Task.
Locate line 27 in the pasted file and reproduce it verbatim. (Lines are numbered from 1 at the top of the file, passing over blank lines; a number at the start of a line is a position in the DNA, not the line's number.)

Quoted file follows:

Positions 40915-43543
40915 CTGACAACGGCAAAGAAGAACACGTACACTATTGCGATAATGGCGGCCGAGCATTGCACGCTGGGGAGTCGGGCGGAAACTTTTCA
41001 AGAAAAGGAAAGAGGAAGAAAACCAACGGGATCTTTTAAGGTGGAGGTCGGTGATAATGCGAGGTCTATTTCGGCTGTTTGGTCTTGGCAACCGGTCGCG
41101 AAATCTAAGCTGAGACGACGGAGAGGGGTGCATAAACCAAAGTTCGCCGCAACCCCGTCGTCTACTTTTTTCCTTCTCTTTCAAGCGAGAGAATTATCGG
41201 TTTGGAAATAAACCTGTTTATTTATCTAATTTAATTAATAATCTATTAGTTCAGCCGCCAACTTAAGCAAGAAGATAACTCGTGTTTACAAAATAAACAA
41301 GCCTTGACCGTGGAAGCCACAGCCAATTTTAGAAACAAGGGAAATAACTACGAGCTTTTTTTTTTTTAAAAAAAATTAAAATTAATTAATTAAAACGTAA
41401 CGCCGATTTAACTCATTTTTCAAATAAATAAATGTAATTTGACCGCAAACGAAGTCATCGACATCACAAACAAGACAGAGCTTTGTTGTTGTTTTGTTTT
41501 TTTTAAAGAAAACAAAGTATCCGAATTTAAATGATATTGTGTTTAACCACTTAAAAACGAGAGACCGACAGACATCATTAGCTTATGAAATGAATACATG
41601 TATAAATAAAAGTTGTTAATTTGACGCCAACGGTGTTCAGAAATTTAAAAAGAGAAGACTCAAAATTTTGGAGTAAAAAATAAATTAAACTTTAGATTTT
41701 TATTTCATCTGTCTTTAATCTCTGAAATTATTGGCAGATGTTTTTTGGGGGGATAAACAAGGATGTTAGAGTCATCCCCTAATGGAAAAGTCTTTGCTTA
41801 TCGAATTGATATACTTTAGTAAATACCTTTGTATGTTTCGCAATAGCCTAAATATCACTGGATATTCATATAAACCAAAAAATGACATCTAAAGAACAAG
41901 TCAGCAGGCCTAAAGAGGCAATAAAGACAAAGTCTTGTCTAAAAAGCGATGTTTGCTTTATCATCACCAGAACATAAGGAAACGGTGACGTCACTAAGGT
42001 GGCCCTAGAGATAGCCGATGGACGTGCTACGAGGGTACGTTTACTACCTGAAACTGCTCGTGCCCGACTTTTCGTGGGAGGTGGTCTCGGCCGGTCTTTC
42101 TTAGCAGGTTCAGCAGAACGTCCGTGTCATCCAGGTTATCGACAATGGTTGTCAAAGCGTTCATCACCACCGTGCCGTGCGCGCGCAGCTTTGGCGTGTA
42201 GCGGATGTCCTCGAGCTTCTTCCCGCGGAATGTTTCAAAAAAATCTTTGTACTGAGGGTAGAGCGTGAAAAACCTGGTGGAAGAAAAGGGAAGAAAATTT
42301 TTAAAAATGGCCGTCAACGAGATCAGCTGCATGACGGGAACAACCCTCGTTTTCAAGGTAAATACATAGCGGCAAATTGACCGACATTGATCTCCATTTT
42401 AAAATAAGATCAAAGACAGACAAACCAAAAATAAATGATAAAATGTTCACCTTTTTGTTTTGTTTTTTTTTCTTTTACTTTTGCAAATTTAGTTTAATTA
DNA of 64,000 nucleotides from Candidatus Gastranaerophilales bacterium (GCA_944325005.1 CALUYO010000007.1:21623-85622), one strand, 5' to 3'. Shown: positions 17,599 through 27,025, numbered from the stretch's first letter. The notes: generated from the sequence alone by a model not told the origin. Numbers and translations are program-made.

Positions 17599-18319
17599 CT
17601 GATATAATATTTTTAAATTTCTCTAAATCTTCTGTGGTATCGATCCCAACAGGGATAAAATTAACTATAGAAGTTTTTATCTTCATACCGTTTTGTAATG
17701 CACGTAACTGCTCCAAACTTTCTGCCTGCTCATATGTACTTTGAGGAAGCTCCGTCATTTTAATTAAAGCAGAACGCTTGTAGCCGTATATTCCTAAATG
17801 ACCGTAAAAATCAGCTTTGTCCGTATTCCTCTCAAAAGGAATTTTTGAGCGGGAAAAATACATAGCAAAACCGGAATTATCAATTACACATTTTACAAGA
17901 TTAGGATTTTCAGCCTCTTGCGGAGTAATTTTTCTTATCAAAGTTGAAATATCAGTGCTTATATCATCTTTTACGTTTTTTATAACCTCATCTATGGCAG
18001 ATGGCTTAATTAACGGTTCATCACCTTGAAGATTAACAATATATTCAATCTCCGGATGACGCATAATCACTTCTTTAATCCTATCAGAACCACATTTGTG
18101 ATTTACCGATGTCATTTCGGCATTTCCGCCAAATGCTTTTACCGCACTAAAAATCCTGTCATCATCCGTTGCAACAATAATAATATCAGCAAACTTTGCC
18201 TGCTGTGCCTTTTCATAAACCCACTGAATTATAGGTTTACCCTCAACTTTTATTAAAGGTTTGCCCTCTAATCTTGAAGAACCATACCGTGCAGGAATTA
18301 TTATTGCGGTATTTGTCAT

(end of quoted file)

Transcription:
18201 TGCTGTGCCTTTTCATAAACCCACTGAATTATAGGTTTACCCTCAACTTTTATTAAAGGTTTGCCCTCTAATCTTGAAGAACCATACCGTGCAGGAATTA